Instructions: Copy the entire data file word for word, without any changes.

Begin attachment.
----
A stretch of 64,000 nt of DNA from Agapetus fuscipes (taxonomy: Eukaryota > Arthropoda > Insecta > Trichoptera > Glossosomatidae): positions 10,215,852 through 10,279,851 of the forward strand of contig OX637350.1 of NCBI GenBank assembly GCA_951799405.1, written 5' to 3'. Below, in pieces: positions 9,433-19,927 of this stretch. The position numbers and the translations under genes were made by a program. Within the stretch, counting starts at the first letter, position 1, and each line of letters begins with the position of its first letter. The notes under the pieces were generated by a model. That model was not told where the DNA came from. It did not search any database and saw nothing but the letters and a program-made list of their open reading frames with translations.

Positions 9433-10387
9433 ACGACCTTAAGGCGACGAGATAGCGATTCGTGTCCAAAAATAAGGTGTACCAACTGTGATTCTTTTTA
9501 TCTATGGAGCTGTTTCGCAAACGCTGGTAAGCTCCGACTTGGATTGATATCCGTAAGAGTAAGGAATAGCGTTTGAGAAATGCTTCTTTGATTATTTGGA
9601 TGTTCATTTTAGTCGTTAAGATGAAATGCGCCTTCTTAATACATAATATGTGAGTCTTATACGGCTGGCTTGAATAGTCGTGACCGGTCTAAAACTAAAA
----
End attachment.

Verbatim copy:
A stretch of 64,000 nt of DNA from Agapetus fuscipes (taxonomy: Eukaryota > Arthropoda > Insecta > Trichoptera > Glossosomatidae): positions 10,215,852 through 10,279,851 of the forward strand of contig OX637350.1 of NCBI GenBank assembly GCA_951799405.1, written 5' to 3'. Below, in pieces: positions 9,433-19,927 of this stretch. The position numbers and the translations under genes were made by a program. Within the stretch, counting starts at the first letter, position 1, and each line of letters begins with the position of its first letter. The notes under the pieces were generated by a model. That model was not told where the DNA came from. It did not search any database and saw nothing but the letters and a program-made list of their open reading frames with translations.

Positions 9433-10387
9433 ACGACCTTAAGGCGACGAGATAGCGATTCGTGTCCAAAAATAAGGTGTACCAACTGTGATTCTTTTTA
9501 TCTATGGAGCTGTTTCGCAAACGCTGGTAAGCTCCGACTTGGATTGATATCCGTAAGAGTAAGGAATAGCGTTTGAGAAATGCTTCTTTGATTATTTGGA
9601 TGTTCATTTTAGTCGTTAAGATGAAATGCGCCTTCTTAATACATAATATGTGAGTCTTATACGGCTGGCTTGAATAGTCGTGACCGGTCTAAAACTAAAA